Quentin Tarantino has an undisputed movie magic. Every film he does is injected with an aspect that will keep you gripped and impressed through to the final credits, even if the rest of the movie’s ingredients don’t always live up to standard. The dialogue and structure of Pulp Fiction is perfect, the tension filled scenes in both Reservoir Dogs and Inglorious Basterds make those films memorable and the action in Death Proof is enough to stop it being a complete disaster of a movie.
It’s also the performances he manages to pull out of the actors he casts which keep his movies from faltering and floundering, even when other elements don’t click. Pulp Fiction revived John Travolta’s career, Inglorious Basterds made Christoph Waltz a recognisable name and Django Unchained builds on his performance but also delivers an ultra cool Jamie Foxx and intense, sometimes terrifying Leonardo Di Caprio.
In fact, I’d go as far as to say that this could well be Leonardo Di Caprio’s best performance. He is a world away from the cheeky Jack in Titanic but also a different type of character from the intense Cobb in Inception. From the moment he is on-screen in this movie, Di Caprio is a scary, coiled spring and when he does snap, it makes for some the more brilliant scenes in the movie.
That doesn’t go to say that he steals the movie. Foxx is the perfect hero in every respect. He plays the slave turned bounty hunter with effortless cool and gets the best sequences, scenes and exciting moments in the movie. It still comes down to Christoph Waltz though. His performance as Dr King Schultz is the movie stealing turn, getting the best lines and the coolest moments. The movie hinges on Waltz and Foxx’s performance and it doesn’t disappoint.
The chemistry and relationship that develops between the two bounty hunters is so well written and brilliantly acted that you could have a whole tv series based around their characters (dependant on Foxx and Waltz playing the parts). It’s the skill of Tarantino that he has crafted such excellent characters that you root for, fear with and suffer through.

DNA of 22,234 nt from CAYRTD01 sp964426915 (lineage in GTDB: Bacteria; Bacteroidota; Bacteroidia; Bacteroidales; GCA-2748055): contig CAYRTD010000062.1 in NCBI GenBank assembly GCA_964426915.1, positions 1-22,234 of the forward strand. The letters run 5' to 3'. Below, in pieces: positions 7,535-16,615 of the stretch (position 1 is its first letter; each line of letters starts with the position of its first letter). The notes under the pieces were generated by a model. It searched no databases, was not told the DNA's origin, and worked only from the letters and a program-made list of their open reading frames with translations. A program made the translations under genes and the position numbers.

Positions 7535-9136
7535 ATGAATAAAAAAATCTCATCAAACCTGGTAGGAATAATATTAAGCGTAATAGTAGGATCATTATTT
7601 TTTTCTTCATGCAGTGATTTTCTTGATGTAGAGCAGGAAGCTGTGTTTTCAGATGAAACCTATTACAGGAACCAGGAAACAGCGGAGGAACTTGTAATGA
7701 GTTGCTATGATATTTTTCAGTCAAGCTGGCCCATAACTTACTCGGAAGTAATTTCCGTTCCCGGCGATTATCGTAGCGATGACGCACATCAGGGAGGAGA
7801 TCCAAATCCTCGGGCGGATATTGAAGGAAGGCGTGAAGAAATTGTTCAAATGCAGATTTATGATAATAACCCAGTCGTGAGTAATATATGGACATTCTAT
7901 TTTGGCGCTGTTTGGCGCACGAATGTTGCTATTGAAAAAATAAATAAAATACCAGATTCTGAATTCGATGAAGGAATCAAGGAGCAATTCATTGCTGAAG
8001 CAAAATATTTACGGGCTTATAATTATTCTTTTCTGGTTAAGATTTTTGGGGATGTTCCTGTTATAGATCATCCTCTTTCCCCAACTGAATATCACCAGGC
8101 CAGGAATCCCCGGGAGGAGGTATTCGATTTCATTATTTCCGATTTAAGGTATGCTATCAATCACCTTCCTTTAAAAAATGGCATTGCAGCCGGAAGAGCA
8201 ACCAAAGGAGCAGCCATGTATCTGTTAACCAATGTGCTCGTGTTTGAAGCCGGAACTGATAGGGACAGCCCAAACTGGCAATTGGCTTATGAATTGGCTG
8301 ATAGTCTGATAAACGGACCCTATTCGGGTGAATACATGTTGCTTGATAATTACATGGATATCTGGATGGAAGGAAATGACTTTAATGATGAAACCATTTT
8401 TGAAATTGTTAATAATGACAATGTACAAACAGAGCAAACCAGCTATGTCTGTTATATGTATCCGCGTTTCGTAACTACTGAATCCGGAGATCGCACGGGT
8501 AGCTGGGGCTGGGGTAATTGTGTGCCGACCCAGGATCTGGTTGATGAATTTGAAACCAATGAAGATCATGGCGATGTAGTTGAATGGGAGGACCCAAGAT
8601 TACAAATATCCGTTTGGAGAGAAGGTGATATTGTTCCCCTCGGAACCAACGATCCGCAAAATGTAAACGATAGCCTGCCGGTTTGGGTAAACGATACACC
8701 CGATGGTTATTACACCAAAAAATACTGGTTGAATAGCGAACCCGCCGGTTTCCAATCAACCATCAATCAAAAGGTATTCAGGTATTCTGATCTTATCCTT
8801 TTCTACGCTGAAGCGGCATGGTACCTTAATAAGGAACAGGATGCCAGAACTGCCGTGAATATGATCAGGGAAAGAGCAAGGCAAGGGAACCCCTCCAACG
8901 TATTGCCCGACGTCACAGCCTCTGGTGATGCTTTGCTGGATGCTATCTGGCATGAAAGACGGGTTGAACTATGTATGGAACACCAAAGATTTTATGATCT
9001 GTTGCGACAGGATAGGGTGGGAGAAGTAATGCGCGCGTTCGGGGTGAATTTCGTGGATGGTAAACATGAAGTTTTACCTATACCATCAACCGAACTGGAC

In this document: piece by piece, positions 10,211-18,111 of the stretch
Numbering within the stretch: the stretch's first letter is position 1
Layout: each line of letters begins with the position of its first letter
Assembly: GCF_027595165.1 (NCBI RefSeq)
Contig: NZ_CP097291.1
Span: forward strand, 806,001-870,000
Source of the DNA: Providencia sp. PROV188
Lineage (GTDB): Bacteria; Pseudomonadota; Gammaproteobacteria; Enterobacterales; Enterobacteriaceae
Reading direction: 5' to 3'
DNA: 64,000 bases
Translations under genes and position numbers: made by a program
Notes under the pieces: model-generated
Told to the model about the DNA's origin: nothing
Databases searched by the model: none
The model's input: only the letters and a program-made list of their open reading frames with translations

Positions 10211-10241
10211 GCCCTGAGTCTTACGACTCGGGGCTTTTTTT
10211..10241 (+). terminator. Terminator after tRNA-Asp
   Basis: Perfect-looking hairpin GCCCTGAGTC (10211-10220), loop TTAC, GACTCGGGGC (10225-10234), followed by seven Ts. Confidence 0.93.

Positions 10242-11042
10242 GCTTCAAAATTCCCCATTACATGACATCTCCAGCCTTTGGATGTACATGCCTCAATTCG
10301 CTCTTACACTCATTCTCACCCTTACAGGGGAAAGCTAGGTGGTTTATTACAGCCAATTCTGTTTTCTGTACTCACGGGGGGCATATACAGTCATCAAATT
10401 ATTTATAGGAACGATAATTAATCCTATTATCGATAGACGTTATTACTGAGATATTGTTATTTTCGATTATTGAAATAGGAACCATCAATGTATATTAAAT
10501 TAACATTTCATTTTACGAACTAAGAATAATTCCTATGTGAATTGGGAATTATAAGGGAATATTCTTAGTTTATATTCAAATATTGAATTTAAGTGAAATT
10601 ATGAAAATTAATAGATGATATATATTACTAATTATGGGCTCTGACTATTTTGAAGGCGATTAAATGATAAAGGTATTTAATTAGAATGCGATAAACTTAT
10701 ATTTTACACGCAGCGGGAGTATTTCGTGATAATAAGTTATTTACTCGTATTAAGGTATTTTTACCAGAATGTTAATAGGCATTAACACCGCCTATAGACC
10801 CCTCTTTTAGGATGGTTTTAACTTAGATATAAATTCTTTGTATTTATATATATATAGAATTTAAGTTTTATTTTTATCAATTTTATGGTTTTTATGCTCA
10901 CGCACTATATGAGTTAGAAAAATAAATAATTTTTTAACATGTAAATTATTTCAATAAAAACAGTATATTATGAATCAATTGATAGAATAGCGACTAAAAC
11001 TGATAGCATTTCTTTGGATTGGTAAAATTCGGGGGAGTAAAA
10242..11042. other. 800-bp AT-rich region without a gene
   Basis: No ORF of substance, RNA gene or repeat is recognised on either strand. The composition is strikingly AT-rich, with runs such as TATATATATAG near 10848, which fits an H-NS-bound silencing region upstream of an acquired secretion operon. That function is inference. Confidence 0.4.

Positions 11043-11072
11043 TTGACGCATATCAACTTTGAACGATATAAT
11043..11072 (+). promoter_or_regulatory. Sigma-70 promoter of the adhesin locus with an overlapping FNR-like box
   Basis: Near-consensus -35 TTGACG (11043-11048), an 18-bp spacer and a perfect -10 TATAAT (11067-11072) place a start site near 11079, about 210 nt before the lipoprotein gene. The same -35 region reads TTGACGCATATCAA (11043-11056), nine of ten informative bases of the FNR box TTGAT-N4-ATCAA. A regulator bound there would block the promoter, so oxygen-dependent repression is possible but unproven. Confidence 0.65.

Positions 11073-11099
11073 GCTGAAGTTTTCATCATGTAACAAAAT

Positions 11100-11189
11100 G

A lot of this great chemistry comes down to a well-written script. Funny, unpredictable and full of great dialogue and bizarre conversations that have become a stable of Tarantino, the story flows along at a good rate, building the characters, their relationships and their ultimate journey.
It’s not just a character study though. The film is heavy on the blood-soaked action from the beginning and doesn’t relent until the final credits. It has everything from shoot-outs to fist-fights, all as brutal and as violent as you’d expect a Tarantino film to be. More impressive and telling is also the complete lack of CGI employed for any of it.
It is a Tarantino movie though so something has to give. In the case of Django Unchained, it is the very indulgent running time. The movie feels like it has a false ending, a moment that Tarantino could have used ably to wrap the movie up. The final forty minutes or so are good but feel like they are added for the sake of a huge climax that isn’t necessarily needed, especially because by this point, some of the better characters have already had their story concluded.
It’s a minor issue and you never find yourself bored but you do begin to wonder where the story is going. It doesn’t take away from this being one of the best Tarantino movies in a long while and up there with Pulp Fiction and Inglorious Basterds.
Overall, Django Unchained is another example of the Tarantino magic in action. It is brilliantly written, an exercise in how to choose great actors delivering great performances but also how to craft a very exciting story with lots of fantastic action set-pieces. Long run-time aside, Django Unchained is one of Tarantino’s best.
Rating – 4.5
(1 – Awful, 2 – Average, 3 – Good, 4 – Great, 5! – Must See)